III: Classical (Boltzmann) Statistical Mechanics**

M
23 Jan: The Boltzmann Factor and the Partition Function

*READ:
Chapter 6 (sections 6.1, 6.2, and 6.4)*

The Boltzmann Factor

The Partition Function

Average Values

The Maxwell-Boltzmann
Distribution

W
25 Jan: The Equipartition Theorem and the Sackur-Tetrode Equation

*READ:
Chapter 6 (sections 6.3, 6.5 – 6.7)*

F
27 Jan: The Saha Equation

**UNIT
IV: Quantum Statistical Mechanics**

M
30 Jan: The Gibbs Distribution and the Saha Equation

*READ:
Chapter 7 (section 7.1)*

W
1 Feb: The Fermi-Dirac and Bose-Einstein Occupancy Functions

*READ:
Chapter 7 (section 7.2) *

F
3 Feb: Degenerate Fermi Gas

*READ:
Chapter 7 (section 7.3)*

M
6 Feb: Degenerate Fermi Gas continued and White Dwarf Stars

W
8 Feb: *Midterm Exam*

F
10 Feb: Mid-term Reading Period, no
class

M
13 Feb: Planck’s Blackbody Radiation Spectrum

*READ:
Chapter 7 (section 7.4)*

W
15 Feb: The Blackbody Spectrum continued and Johnson Noise

F
17 Feb: *Problem Presentation Day #2*

M
20 Feb: Debye Theory

*READ:
Chapter 7 (section 7.5)*

W
22 Feb: Bose-Einstein Condensation

*READ:
Chapter 7 (section 7.6)*

F
24 Feb: *Problem Presentation Day #3*

M 27 Feb: Bose-Einstein Condensation continued

**UNIT
V: Free Energy and Chemical Thermodynamics**

W
29 Feb: Thermodynamic Potentials

*READ:
Chapter 5(sections 5.1 – 5.2)*

Enthalpy

Helmholtz Free Energy

Gibbs Free
Energy

Electrochemistry

Thermodynamic identity revisited

F
2 Mar: *Problem Presentation Day #4*

M
5 Mar: Phase Transformations

*READ:
Chapter 5 (sections 5.3 – 5.4)*

Phase transformations for pure
substances

Clausius-Clapeyron
equation

Phase transformations of mixtures

W
7 Mar: Dilute Solutions and Chemical Reactions

*READ:
Chapter 5 (sections 5.5 – 5.6)*

F
9 Mar: Review of the Course

**Physics
320: Thermal Physics**

Excerpts
from **Thermodynamics**, by Enrico Fermi
(1936):

Introduction:

“*Thermodynamics* is mainly concerned with
the transformations of heat into mechanical work and the opposite
transformations of mechanical work into heat.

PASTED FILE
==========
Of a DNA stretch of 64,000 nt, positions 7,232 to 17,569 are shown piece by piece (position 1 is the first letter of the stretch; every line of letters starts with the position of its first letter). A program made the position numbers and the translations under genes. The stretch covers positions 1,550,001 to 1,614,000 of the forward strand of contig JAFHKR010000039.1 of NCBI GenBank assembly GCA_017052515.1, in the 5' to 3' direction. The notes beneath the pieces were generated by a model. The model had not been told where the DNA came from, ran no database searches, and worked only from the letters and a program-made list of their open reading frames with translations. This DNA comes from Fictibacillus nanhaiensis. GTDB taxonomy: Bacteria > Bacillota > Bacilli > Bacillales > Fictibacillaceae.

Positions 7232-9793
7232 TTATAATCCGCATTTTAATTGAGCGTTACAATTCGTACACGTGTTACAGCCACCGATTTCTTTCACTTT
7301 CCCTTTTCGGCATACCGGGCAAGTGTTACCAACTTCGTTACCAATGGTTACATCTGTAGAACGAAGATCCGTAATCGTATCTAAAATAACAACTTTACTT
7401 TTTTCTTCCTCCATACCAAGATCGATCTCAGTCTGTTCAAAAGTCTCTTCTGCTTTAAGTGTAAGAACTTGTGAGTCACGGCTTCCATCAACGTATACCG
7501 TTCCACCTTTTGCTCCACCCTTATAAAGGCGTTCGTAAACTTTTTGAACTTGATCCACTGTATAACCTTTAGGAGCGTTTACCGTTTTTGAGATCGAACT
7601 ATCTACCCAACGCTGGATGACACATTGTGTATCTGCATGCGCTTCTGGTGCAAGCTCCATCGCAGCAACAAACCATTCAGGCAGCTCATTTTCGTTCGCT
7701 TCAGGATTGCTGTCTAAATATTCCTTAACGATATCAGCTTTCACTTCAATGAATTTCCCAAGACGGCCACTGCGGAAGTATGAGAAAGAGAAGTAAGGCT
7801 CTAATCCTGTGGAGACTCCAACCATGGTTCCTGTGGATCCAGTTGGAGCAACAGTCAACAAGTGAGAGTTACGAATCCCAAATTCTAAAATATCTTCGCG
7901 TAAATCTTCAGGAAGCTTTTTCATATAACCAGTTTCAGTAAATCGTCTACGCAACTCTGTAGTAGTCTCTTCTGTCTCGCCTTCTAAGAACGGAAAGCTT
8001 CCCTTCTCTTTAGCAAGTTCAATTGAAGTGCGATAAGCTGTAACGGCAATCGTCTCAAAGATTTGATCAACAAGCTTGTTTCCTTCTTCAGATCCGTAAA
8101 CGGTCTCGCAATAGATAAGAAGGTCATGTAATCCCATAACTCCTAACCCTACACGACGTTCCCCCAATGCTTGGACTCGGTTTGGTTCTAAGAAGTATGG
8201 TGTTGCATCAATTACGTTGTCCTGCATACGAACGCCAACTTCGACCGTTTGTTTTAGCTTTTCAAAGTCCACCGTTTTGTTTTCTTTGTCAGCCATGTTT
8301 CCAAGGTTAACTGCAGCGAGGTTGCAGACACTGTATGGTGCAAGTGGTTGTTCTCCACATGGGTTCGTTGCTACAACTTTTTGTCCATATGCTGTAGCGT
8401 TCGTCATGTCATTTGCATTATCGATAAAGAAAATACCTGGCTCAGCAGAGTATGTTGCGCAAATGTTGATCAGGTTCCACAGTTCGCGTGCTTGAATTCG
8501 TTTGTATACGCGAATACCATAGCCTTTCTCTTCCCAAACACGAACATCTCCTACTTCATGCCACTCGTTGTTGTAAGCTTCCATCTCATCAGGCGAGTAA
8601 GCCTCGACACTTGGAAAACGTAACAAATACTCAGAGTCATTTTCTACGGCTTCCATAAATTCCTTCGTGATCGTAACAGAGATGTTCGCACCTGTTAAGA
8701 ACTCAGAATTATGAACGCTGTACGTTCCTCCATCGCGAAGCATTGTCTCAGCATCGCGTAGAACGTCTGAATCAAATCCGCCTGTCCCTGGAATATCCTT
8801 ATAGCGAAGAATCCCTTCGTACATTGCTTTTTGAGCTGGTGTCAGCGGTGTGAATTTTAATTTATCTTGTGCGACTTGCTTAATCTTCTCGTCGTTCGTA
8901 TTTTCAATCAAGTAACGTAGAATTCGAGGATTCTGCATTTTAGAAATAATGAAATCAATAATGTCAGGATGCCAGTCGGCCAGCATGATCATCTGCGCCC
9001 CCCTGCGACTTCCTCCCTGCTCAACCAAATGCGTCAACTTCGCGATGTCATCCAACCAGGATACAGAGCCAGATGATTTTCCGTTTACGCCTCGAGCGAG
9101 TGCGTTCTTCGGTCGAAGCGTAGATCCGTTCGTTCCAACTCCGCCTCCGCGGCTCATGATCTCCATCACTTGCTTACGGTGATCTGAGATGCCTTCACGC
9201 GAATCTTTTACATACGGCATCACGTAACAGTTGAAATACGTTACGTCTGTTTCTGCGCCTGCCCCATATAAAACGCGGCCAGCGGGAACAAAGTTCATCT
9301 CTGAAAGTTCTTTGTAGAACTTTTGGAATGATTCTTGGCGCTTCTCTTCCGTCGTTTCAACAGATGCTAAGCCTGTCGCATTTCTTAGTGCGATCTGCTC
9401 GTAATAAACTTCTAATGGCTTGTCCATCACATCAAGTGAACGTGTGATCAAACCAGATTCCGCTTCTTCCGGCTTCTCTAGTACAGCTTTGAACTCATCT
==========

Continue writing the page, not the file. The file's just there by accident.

Only in comparatively recent times have physicists recognized that heat
is a form of energy. Formerly,
scientists had thought that heat was some sort of fluid whose total amount was
invariable, and had simply interpreted the heating of a body and analogous
processes as consisting of the transfer of this fluid from one body to another
…

We know
today that the actual basis for the equivalence of heat and dynamical energy is
to be sought in the *kinetic*
interpretation, which reduces all thermal phenomena to the disordered motions
of atoms and molecules. From this point
of view, the study of heat must be considered as a special branch of mechanics:
the mechanics of an ensemble of such enormous numbers of particles … that the
detailed description of the state and the motion loses importance and only the
average properties of large numbers of particles are to be considered. This branch of mechanics, called *statistical mechanics*, which has been
developed mainly through the work of Maxwell, Boltzmann, and Gibbs, has led to
a very satisfactory understanding of the fundamental thermodynamical
laws.”

Chapter
II: The First Law of Thermodynamics

“The
first law of thermodynamics is essentially the statement of the principle of
the conservation of energy for thermodynamical
systems. As such, it may be expressed by stating that the variation in
[internal] energy of a system during any transformation is equal to the [net]
amount of energy that the system receives from the environment [via heat and/or
work].”

Chapter
III: The Second Law of Thermodynamics

“A
transformation whose *only final result*
is to transform into work heat extracted from a source which is at the same
temperature throughout in impossible. (Postulate of Lord
Kelvin.)

A
transformation whose *only final result*
is to transfer heat from a body at a given temperature to a body at a higher
temperature is impossible. (Postulate of Clausius.)”

Joule’s
apparatus (1850)